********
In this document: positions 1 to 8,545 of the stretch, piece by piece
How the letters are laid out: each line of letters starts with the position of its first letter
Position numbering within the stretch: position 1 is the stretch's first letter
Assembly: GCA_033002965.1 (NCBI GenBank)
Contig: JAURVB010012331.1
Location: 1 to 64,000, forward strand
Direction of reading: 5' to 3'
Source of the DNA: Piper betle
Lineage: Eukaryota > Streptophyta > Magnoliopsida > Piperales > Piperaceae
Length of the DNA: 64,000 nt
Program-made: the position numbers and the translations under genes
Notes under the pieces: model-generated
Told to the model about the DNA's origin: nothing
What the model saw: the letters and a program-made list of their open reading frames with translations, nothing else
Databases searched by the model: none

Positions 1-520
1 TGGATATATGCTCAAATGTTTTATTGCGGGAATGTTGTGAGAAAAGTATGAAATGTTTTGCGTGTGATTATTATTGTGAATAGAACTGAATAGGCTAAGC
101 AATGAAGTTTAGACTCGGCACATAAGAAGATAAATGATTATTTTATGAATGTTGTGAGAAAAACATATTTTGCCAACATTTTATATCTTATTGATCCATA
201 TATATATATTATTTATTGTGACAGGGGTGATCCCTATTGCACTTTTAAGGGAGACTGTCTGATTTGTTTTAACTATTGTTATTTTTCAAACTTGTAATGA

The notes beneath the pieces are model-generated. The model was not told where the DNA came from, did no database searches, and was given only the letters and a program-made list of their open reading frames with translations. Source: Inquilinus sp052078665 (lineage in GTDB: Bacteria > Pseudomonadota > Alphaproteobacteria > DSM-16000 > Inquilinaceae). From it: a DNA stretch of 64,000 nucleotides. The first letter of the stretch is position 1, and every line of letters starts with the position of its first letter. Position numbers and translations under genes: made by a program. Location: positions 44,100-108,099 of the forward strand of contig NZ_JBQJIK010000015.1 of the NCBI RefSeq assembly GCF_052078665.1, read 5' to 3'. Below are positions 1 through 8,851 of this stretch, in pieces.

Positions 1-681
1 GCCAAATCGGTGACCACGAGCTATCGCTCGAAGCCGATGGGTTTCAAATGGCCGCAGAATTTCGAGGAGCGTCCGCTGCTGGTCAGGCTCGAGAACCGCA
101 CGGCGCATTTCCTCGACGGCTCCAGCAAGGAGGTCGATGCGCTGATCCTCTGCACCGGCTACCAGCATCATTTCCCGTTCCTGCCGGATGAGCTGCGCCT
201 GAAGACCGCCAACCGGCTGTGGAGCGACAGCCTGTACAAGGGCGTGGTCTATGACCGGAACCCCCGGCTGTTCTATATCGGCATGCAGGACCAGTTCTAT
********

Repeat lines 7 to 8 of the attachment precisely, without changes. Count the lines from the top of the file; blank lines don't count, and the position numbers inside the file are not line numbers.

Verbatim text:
Direction of reading: 5' to 3'
Source of the DNA: Piper betle